was coach Lee Dastey.
One can only imagine what the odds of a Moe United championship were at that stage.
The odds of something like it ever happening again are probably even higher.
GALAXY OF STARS
MOE United has produced no shortage of great players across 70 years.
A litany of those who have donned a red shirt have gone on to have stellar careers at national or metropolitan level, with one even making it all the way to the Australian team.
Matildas goalkeeper Teagan Micah started her career at Moe United, and has played
eight internationals to date.
The local product keeps tabs with her old club, and a Teagan Micah signed Australia shirt with the words ‘to Moe United, cheers’ takes pride of place in the Red Devils rooms.
Other Moe players to have progressed far in their soccer include Manny and Peter Gelagotis, Adrian Savage, Ross Duckworth, Keegan Grealy, Lee Dastey, Andrew Bednarski, Jason Koppen, Sam Gatpan, Jobie Heusmann, Marc McHallam, Joel Baldwin, Joe Gauci, Les Stansbury, Bob Duljas and Werner Broad, who all played metro or National Soccer League.
Stansbury is universally regarded as the best player to ever play for Moe United.
He won seven best-and-fairests for the Red Devils and coached the club to three consecutive senior championships (1976, ’77, ’78). In a true show of his class, he was runner-up in the Provisional League Division 3 league best-and-fairest in 1979.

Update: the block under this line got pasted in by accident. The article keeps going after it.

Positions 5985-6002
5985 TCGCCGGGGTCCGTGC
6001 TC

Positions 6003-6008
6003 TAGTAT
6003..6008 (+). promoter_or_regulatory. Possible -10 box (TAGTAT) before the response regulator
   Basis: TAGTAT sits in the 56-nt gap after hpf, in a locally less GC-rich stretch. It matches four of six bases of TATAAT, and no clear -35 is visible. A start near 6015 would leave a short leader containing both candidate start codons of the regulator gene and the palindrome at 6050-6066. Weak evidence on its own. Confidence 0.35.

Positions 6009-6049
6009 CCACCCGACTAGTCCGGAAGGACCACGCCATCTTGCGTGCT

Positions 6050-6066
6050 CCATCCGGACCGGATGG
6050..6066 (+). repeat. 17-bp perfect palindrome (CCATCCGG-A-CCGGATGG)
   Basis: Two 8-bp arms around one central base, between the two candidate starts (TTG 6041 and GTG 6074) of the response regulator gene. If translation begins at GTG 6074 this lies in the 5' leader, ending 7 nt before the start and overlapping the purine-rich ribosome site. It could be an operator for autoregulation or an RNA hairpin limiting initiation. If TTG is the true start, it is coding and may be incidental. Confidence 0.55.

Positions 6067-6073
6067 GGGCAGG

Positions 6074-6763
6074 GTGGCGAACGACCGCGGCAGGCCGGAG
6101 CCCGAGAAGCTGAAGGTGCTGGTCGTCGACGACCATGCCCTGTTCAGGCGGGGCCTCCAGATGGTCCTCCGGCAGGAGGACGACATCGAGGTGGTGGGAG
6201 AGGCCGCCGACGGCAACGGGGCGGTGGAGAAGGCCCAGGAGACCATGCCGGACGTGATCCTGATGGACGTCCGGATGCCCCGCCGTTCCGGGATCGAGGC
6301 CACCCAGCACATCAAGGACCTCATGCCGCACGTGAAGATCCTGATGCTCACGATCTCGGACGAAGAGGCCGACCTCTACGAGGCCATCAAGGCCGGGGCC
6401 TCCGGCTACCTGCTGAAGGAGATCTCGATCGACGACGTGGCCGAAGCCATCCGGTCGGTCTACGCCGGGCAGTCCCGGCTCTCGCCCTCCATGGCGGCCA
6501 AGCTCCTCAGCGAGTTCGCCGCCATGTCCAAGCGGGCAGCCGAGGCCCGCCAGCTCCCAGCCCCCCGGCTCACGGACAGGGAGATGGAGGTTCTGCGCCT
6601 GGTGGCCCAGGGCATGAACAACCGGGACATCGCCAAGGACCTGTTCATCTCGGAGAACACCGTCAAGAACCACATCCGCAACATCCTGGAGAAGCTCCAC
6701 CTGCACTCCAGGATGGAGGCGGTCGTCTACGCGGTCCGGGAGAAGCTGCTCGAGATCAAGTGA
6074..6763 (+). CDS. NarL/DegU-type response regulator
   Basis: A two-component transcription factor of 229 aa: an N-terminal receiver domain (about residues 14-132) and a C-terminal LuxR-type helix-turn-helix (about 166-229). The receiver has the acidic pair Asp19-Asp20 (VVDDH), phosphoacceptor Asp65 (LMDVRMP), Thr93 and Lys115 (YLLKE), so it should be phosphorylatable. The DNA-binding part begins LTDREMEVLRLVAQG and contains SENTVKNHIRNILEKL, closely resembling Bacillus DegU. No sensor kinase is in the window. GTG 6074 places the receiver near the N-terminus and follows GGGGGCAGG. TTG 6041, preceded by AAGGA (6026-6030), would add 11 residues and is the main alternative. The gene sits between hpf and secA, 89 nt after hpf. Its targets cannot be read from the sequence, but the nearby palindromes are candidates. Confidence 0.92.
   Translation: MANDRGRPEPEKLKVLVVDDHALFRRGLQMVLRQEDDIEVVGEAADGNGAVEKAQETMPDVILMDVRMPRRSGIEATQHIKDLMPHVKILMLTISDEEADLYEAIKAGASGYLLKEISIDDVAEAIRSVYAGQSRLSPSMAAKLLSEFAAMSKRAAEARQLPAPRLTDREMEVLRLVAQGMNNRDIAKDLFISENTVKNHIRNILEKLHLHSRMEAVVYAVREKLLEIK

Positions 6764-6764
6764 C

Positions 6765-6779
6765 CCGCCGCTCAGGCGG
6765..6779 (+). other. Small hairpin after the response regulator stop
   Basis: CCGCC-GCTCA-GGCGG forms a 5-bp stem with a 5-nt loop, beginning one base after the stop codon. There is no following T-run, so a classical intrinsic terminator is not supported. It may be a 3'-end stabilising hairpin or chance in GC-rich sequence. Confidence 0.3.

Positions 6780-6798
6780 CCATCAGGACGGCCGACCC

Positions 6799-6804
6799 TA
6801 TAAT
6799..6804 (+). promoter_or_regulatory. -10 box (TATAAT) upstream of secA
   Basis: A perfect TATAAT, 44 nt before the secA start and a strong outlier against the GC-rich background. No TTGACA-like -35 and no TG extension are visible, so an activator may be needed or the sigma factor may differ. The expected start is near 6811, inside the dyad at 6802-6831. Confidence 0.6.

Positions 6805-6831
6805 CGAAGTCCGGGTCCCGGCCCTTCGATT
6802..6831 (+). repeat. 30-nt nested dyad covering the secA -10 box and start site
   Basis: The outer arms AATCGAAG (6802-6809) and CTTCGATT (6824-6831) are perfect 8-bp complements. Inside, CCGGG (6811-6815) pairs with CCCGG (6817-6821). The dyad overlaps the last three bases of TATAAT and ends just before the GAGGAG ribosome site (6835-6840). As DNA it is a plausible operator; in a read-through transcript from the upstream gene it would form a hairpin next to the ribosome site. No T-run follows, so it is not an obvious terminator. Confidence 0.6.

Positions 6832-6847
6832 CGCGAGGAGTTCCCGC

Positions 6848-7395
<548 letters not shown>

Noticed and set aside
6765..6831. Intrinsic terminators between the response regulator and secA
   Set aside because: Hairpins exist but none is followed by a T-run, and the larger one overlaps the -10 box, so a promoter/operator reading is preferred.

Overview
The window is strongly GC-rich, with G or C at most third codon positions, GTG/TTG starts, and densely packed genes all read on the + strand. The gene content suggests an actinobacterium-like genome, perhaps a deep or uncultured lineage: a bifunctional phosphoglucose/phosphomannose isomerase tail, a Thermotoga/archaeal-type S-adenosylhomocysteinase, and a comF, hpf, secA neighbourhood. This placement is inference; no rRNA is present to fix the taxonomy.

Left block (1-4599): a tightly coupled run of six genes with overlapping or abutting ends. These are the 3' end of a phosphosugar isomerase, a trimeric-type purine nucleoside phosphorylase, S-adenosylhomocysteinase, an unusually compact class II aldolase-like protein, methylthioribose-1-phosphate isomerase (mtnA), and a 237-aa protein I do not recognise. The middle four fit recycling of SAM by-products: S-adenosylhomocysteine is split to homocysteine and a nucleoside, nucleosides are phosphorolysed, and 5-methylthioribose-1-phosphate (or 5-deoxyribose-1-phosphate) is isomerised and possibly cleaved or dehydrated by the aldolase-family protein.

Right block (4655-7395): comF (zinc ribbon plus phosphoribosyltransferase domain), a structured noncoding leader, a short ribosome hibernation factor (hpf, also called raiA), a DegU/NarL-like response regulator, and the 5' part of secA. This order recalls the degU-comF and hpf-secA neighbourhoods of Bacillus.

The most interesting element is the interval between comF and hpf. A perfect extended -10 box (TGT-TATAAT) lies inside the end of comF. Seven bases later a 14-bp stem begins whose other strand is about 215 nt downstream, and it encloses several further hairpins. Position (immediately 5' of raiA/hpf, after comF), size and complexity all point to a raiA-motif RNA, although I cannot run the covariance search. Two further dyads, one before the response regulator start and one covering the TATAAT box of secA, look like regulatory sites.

Marc McHallam has five club best and fairests to his name, while Joel Baldwin and Gordon McHallam each have three.
Current goalkeeper Peter Albanese has played the most games for the club, with a remarkable 1200 or so to his name.
Past player John Cardona has been awarded best clubperson 11 times, and is still an active member of the committee and has done an extensive amount of research detailing the club’s history.
TAKING a moment to reflect on the club’s 70-year milestone, club president Reg Poxon said the anniversary had been a great celebration of all things Moe United, more so the people rather than any trophies.
“I look at this club and the people I have met here are family. You meet people and I think that is what sport is all about,” he said.
Heading into the immediate future, the club has plans to host more night games now that it has adequate lights, and connecting further with other Moe sporting organisations through initiatives such as dual membership.
With such a rich history behind them, it seems a certainty one will still hear Moe United players singing their club song to toast victory in another 70 years:
Ho! Ho! Ho! We are the Moe
It’s only now and then we lose a game, we lose a game
Oh we play them all around
On our home or any ground
If they only play a fair and honest game
We are the Moe
We are the team
We can’t be beaten
That’s easily seen
At the end of the season
You’ll know the reason
Moe are the premier team